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Dame Lisa Carrington's incredibly special win

Why a historic sporting victory means so much to our world champion kayaker.

By Hayley McLarin
Dame Lisa Carrington has won more Olympic gold medals than any other Kiwi athlete, standing proudly on the centre of the podium as the national anthem plays in her honour an astounding five times.
Every single one is special, she says, and she's proud of them all. But her most recent gold medal from the Canoe Sprint World Championships, which she shares with three others – her K4 teammates – is unique.
Lisa, 34, and her fellow kayakers Alicia Hoskin, Olivia Brett and Tara Vaughan became not only the first New Zealand K4 to win the world champs, but they were also the first squad from the Southern Hemisphere – a huge achievement given the team is in its infancy.
"I'm incredibly proud of these women," Lisa tells Woman's Day. "Winning gold was so special, knowing where we'd come from in just two seasons together. Compared to the squads, we were fairly newly formed, almost like we'd started from scratch.
"I've raced in so many Olympics and world champs, where I've had to be self-reliant as they were individual performances. But this was a real team effort, which makes it even more special for me. I've got huge respect for each individual in the team.
"We've done a lot of work talking about what we want to achieve, which requires people to be honest, open and trusting, to help us understand each other. It's taught me I can be in a team more than I thought I could. I care for these girls so much. Their support, trust and care have taught me so much."
During our fun photoshoot at the Takapuna Boating Club, which looks out over Auckland's Hauraki Gulf, the other women describe Lisa as a mentor, saying she's been generous with her knowledge. And although the Olympic champion insists she sees herself as an equal member of the K4 team, she's happy to share her experience if they find it helpful.
Having moved from Ōhope to Auckland for her sport as "an impressionable 19-year-old", Lisa knows just how important it is for the next generation of female paddlers to have someone to look up to.
"It's really rewarding," she says of her role in the team.
"I care for these girls so much," says Lisa of her winning K4 team.
"I want us to be as good as we can be because, ultimately, I want us to be the fastest in the K4. I love seeing the other girls grow – and if I've helped with that in a small way, even better. But also, I just want to have fun with people who I enjoy being around."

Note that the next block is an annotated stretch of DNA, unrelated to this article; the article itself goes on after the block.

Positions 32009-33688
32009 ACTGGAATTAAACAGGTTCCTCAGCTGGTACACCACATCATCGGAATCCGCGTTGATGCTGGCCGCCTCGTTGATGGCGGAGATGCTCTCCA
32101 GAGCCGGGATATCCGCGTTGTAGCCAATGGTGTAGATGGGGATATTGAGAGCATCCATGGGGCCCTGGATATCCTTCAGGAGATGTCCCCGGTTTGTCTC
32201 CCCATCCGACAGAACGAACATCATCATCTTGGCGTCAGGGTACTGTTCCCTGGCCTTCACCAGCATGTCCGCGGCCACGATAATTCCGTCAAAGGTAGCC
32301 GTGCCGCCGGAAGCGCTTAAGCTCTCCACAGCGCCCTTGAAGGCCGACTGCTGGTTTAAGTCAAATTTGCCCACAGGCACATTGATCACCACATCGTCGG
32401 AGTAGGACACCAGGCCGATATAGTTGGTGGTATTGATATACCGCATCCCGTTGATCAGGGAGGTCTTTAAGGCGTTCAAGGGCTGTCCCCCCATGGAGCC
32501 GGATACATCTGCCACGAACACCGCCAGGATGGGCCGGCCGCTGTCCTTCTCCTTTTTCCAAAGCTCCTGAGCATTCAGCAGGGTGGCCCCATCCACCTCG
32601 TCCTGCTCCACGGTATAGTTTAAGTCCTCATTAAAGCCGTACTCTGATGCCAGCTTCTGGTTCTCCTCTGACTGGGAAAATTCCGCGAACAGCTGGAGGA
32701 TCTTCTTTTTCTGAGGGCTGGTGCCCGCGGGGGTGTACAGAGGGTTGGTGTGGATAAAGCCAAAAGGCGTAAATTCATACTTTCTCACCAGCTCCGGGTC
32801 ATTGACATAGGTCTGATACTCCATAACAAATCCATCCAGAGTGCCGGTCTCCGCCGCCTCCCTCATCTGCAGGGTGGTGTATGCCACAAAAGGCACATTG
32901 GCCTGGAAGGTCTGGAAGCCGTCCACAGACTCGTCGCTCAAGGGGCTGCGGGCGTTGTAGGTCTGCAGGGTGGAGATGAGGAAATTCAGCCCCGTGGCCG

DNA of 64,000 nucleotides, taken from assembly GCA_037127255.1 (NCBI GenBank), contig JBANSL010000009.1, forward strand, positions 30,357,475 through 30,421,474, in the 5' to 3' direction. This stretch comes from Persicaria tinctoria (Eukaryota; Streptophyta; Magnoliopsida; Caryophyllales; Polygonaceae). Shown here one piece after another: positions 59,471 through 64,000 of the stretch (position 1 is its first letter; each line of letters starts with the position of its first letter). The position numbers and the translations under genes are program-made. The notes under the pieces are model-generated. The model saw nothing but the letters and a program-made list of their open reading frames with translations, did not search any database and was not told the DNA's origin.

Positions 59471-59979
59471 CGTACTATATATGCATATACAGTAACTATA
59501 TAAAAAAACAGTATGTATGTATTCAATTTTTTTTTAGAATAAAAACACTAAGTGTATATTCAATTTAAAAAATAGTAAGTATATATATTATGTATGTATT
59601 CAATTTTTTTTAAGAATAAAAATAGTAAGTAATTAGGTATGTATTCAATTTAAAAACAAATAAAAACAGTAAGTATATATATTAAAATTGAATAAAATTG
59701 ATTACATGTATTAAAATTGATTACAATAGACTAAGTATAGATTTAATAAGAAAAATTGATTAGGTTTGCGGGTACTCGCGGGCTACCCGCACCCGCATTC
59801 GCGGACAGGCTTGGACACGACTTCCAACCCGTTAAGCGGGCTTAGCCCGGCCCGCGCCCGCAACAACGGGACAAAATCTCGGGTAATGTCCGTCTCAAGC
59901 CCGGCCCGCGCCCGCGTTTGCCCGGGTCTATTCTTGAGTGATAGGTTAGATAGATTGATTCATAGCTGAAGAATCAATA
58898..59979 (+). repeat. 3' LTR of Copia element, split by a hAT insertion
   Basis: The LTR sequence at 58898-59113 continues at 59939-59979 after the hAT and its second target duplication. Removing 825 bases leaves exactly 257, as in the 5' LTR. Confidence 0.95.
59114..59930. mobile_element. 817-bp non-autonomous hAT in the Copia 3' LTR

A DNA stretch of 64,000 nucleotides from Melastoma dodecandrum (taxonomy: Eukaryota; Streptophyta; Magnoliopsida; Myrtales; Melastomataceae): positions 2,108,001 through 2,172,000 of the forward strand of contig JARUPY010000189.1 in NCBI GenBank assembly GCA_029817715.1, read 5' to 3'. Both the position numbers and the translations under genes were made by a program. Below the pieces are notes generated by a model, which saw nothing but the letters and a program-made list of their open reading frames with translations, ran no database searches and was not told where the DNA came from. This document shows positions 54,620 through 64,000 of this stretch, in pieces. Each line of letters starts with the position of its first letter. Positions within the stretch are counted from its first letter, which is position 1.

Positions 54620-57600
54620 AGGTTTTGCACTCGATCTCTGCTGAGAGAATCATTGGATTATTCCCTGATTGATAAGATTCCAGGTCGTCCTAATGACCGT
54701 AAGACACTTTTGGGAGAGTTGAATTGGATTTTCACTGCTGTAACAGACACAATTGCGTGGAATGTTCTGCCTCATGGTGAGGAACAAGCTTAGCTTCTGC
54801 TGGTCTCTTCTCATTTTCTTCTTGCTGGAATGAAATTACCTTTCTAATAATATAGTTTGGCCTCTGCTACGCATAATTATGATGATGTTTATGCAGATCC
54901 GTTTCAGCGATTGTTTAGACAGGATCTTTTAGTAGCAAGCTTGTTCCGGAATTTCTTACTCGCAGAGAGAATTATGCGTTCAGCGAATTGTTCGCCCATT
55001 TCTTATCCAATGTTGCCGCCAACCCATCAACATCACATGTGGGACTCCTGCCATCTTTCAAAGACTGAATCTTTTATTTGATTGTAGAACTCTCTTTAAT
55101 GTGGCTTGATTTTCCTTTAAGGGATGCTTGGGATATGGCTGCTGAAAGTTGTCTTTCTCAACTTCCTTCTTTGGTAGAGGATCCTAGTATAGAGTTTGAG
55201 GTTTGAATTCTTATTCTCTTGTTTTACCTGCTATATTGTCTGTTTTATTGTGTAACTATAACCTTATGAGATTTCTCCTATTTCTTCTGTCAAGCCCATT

Fun is definitely a factor, but there have been challenges too, with each athlete over-coming hurdles that might deter less determined and dedicated people.
"We spend a lot of time together, so we've got to know each other's little idiosyncrasies, our dreams and our desires," tells Lisa, who shared her romantic wedding to longtime partner Michael Buck with Woman's Day in March 2022.
"This K4 is special as we're really aligned in where we want to go. It doesn't matter if you're the fastest individually – all four of us cross the line at the same time, so there's accountability for everyone."
Lisa praises each of the other women for their passion and drive to become the best in the world.
"Alicia is an incredible teammate," says Lisa. "She's selfless and loves to train. There is nothing worse than having someone who doesn't want to be there."
Of Tara, the youngest in the boat, Lisa adds, "She asks all the questions that people may be too afraid to ask. She's authentic. She has a lot of integrity. She wants to work hard and be the best she can."
And Olivia has taught them to think differently and adopt a new style of training. "It's always good to challenge our processes," says Lisa.
"Understanding what people need to learn is a good thing. If you're all aligned, it's magic – and because this team truly is, I know I can rely on them and get more out of myself.
"The more I feel that they're leaning in, then I put more in – and vice versa. It's been really cool seeing these other people growing and overcoming challenges as it makes me want to do the same. It helps me get better."
And the gold medal they won in Duisburg, Germany, in August is not only theirs, Lisa explains.
"There's a whole team behind our boat. These people come overseas with us and they're not with their families. It's really nice to have this win for these people who really believed in us."